he traveled to Oslo, Norway to accept the Nobel
    Prize for Peace.

Coretta Scott King 19272006
  • In 1960s, Dr. King broadened his message and his
    activism to embrace causes of international peace
    and economic justice. Mrs. King found herself in
    increasing demand as a public speaker.
  • She became a first woman to deliver the Class Day
    address at Harvard, and the first woman to preach
    at a statutory service at St. Pauls Cathedral in
  • She served as a Womens Strike for Peace delegate
    to the 17-nation Disarmament Conference in
    Geneva, Switzerland in 1962.
  • Mrs. King became a liaison to international peace
    and justice organizations even before Dr. King
    took a public stand in 1967 against United States
    intervention in the Vietnam War.

Coretta Scott King 19272006
  • On April 4, 1968, Martin Luther King, Jr. was
    assassinated in Memphis, Tennessee. Channeling
    her grief, Mrs. King concentrated her energies on
    fulfilling her husbands work by building the
    Martin Luther King, Jr. Center for Nonviolent
    Social Change as a living memorial to her
    husbands life and dream. Years of planning,
    fundraising and lobbying, lay ahead, but Mrs.
    King would not be deterred, nor did she neglect
    direct involvement in the causes her husband had
  • In 1969, Coretta Scott King published the first
    volume of her autobiography, My Life with Martin
    Luther King Jr.
  • In 1970s, Mrs. King maintained her husbands
    commitment to the cause of economic justice.
  • In 1974, she formed the Full Employment Action
    Council, a broad coalition of over 100 religious,
    labor, business, civil and womens rights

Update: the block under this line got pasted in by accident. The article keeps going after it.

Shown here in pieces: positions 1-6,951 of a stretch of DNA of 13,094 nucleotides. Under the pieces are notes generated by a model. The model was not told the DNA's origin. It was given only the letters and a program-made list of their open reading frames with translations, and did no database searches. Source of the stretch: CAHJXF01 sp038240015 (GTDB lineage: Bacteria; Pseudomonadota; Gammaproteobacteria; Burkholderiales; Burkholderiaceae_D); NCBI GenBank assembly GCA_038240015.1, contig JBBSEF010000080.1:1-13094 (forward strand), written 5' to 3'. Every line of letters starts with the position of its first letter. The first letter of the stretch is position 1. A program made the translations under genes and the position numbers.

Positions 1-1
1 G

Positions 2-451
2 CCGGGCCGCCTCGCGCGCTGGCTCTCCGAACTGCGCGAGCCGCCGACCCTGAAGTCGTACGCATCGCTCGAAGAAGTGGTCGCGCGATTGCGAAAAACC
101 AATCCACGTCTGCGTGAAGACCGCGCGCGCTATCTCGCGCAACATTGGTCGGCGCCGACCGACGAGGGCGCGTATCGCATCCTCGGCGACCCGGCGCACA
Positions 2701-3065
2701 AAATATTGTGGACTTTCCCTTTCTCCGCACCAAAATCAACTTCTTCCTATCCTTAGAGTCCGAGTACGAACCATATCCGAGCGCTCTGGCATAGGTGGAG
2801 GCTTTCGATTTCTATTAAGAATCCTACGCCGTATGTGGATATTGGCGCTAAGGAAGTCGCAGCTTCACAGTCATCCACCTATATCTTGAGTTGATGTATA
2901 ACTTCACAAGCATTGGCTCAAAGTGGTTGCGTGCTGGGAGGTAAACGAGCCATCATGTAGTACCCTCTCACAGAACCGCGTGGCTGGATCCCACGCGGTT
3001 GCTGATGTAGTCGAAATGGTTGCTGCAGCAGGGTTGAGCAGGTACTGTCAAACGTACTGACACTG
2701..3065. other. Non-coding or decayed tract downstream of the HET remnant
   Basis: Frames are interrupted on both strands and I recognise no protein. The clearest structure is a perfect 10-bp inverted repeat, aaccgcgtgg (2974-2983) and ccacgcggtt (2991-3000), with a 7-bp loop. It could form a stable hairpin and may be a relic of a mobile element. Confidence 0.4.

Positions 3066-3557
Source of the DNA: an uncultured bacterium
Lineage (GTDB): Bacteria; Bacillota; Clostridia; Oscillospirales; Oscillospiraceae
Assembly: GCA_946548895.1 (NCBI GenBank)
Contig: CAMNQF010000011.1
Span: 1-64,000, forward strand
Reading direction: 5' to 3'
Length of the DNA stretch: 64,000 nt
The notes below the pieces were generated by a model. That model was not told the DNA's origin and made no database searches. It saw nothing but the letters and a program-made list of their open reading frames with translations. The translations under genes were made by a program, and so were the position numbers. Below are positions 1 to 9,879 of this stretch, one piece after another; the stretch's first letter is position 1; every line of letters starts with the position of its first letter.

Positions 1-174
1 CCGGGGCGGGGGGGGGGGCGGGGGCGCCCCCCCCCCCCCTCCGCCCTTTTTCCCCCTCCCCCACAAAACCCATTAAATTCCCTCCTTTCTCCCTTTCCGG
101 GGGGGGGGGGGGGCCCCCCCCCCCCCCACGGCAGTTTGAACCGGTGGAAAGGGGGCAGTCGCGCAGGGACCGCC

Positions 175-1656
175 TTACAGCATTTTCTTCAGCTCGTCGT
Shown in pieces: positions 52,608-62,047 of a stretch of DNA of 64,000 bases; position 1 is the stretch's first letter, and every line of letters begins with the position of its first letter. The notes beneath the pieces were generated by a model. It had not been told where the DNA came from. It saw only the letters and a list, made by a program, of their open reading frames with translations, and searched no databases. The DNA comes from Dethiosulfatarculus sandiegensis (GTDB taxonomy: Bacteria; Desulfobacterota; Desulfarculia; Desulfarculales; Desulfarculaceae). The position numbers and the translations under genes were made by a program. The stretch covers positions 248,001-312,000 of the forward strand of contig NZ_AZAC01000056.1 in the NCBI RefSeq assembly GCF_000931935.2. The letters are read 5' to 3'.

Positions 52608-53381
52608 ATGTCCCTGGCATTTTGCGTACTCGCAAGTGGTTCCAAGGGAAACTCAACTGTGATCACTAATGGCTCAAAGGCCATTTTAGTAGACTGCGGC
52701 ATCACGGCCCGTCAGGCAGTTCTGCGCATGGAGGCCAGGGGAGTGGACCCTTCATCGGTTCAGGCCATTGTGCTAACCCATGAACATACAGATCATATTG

organizations dedicated to a national policy of
    full employment and equal economic opportunity
    Mrs. King served as Co-Chair of the Council.

Coretta Scott King 19272006
  • In 1981, the King Center, opened to public. The
    Center receives over one million visitors a year,
    and has trained tens of thousands of students,
    teachers, community leaders and administrations
    in Dr. Kings philosophy and strategy of
    nonviolence through seminars, workshops and
    training programs.
  • Mrs. King continued to serve the cause of justice
    and human rights her travels took her throughout
    the world on goodwill missions to Africa, Latin
    America, Europe and Asia.
  • In 1983, she marked the 20th Anniversary of the
    historic March on Washington, by leading a
    gathering of more than 800 human rights
    organizations, the Coalition of Conscience, in
    the largest demonstration the capital city has
    seen up to that time.
  • Mrs. King led the successful campaign to
    establish Dr. Kings birthday, January 15, as a
    national holiday in the United States. By the Act
    of Congress, the first national observance of the
    holiday took place in 1986. Dr. Kings birthday
    is now marked by annual celebrations in over 100
  • In 1993, Mrs. King was invited by President
    Clinton to witness the historic handshake between
    Prime Minister Yitzhak Rabin and Chairman Yassir
    Arafat at the signing of the Middle East Peace
  • In 1985, Mrs. King and three of her children were
    arrested at the South African embassy in
    Washington, D.C., for protesting against that
    countrys apartheid system of racial segregation
    and disenfranchisement. 10 years later, she stood
    with Nelson Mandela in Johannesburg when he was
    sword in as President of South Africa.

Coretta Scott King 19272006